From The Alpha and the Omega - Chapter Four
by Jim A. Cornwell, Copyright © 1995, all rights reserved
"Abram’s transformation to Abraham -
continued as the Dating of the Patriarchal Age"
Return to Abram's transformation to Abraham.
Dating the Patriarchal Age
- Early Bronze Age (3100-2100) a period of Abram and his mystery genealogy.
- Middle Bronze Age I (2100-1900 B.C.) would represent the coming of Abraham to Palestine and the Amorites from Syria.
- Middle Bronze Age II (1900-1550/1480 B.C.) the descendants of the Amorites, the Hyskos dominated. Isaac-Amram.
- Late Bronze Age (1500-1230 B.C.) the Egyptians broke the Hyskos power between 1400 to 1230 B.C. which included the coming of Moses, etc..
- Iron Age Periods were I (1230-925 B.C.), II (925-586 B.C.) and III (538-333 B.C.).
The Discoveries at Nuzu, which were excavated between 1925 and 1941, as this ancient site southeast of Nineveh and not far from modern Kirkuk has yielded several thousand documents of first rate importance to the student of the OT. The tablets provide numerous illustrations of the customs which figure in the patriarchal narratives. The Middle Bronze Age (2000-1500 B.C.) is in agreement with the semi-nomadic life of the patriarchs as pictured in the Genesis narratives.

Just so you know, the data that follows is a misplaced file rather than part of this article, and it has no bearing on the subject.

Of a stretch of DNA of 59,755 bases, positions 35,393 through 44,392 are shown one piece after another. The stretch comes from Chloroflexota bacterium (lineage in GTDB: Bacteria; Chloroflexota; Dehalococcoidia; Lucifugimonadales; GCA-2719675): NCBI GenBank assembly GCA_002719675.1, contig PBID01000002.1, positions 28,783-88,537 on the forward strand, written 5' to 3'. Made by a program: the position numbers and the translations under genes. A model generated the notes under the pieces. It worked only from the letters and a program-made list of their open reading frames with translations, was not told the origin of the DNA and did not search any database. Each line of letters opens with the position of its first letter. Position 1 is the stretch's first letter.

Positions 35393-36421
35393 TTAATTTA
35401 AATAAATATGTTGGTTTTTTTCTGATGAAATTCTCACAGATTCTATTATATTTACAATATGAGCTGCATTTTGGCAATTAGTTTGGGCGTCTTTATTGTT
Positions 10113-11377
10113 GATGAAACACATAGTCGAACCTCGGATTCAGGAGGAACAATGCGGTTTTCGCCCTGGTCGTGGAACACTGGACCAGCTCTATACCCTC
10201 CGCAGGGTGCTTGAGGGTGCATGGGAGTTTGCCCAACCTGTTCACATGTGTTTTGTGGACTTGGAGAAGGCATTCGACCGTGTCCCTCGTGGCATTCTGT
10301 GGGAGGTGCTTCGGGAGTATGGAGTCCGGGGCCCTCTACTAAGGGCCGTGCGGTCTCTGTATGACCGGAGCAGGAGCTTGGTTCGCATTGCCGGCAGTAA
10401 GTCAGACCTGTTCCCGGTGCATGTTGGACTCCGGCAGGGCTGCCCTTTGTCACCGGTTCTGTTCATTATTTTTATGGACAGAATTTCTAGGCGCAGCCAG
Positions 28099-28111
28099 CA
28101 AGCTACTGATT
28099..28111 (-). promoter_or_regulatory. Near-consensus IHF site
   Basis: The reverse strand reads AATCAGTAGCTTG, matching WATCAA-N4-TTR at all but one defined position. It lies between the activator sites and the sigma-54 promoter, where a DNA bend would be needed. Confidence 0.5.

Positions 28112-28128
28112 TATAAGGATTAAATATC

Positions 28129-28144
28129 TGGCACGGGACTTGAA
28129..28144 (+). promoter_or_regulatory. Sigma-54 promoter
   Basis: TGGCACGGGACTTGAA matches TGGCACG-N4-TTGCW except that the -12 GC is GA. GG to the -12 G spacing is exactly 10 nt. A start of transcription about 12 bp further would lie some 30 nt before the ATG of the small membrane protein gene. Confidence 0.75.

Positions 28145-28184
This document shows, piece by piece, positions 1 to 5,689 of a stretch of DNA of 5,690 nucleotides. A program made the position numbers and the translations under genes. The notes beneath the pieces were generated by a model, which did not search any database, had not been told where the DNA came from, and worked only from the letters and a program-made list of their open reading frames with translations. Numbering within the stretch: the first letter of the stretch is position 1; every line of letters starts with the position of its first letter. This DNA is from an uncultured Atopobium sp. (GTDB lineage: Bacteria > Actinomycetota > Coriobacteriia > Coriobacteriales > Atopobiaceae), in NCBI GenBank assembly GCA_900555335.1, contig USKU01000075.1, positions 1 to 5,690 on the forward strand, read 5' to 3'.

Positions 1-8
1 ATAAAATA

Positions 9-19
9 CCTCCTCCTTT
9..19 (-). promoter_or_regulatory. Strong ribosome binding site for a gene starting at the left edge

In "Patriarchal Age: Myth or History" BAR, March/April 1995 by Kenneth Kitchen cited as factors to conclude that the patriarchs can be dated to the first half of the second millennium B.C., or the Middle Bronze Age. These factors are:
- (1) The price of slaves. This argument was about the price of a slave in Genesis 37:28 (specifically Joseph age 17 of 20 shekels of silver as to 1900-1800 B.C.) compared to the 30 shekels in Exodus 21:32 -- 1400-1300 B.C., and 50 shekels of King Menahem 800 B.C. for the Assyrian king Pul (2 Kings 15:20). This is not a good judge since slave prices can vary depending on age and sex of the slave.